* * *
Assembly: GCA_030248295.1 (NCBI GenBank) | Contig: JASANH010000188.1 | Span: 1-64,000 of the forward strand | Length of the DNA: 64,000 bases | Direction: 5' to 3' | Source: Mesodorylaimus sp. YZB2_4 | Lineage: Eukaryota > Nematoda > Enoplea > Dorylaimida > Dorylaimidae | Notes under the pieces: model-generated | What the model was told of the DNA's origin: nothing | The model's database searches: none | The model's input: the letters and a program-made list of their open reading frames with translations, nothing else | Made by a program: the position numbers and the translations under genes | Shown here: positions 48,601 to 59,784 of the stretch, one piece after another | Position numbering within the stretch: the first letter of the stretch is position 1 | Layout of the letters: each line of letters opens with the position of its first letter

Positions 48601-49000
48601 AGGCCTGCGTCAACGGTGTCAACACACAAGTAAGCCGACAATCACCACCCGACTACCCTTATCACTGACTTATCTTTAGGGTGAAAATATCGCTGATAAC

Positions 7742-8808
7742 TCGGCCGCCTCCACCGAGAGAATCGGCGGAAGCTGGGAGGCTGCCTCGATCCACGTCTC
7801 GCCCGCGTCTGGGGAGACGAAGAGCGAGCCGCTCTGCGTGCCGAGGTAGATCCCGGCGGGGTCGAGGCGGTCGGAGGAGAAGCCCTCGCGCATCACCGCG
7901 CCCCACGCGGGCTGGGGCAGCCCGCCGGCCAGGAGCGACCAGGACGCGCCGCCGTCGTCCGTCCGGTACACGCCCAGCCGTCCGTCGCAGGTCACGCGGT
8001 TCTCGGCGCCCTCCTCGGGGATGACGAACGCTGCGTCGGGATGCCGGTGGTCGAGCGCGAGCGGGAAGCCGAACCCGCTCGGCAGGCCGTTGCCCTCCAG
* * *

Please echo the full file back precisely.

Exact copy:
Assembly: GCA_030248295.1 (NCBI GenBank) | Contig: JASANH010000188.1 | Span: 1-64,000 of the forward strand | Length of the DNA: 64,000 bases | Direction: 5' to 3' | Source: Mesodorylaimus sp. YZB2_4 | Lineage: Eukaryota > Nematoda > Enoplea > Dorylaimida > Dorylaimidae | Notes under the pieces: model-generated | What the model was told of the DNA's origin: nothing | The model's database searches: none | The model's input: the letters and a program-made list of their open reading frames with translations, nothing else | Made by a program: the position numbers and the translations under genes | Shown here: positions 48,601 to 59,784 of the stretch, one piece after another | Position numbering within the stretch: the first letter of the stretch is position 1 | Layout of the letters: each line of letters opens with the position of its first letter

Positions 48601-49000
48601 AGGCCTGCGTCAACGGTGTCAACACACAAGTAAGCCGACAATCACCACCCGACTACCCTTATCACTGACTTATCTTTAGGGTGAAAATATCGCTGATAAC

Positions 7742-8808
7742 TCGGCCGCCTCCACCGAGAGAATCGGCGGAAGCTGGGAGGCTGCCTCGATCCACGTCTC
7801 GCCCGCGTCTGGGGAGACGAAGAGCGAGCCGCTCTGCGTGCCGAGGTAGATCCCGGCGGGGTCGAGGCGGTCGGAGGAGAAGCCCTCGCGCATCACCGCG
7901 CCCCACGCGGGCTGGGGCAGCCCGCCGGCCAGGAGCGACCAGGACGCGCCGCCGTCGTCCGTCCGGTACACGCCCAGCCGTCCGTCGCAGGTCACGCGGT
8001 TCTCGGCGCCCTCCTCGGGGATGACGAACGCTGCGTCGGGATGCCGGTGGTCGAGCGCGAGCGGGAAGCCGAACCCGCTCGGCAGGCCGTTGCCCTCCAG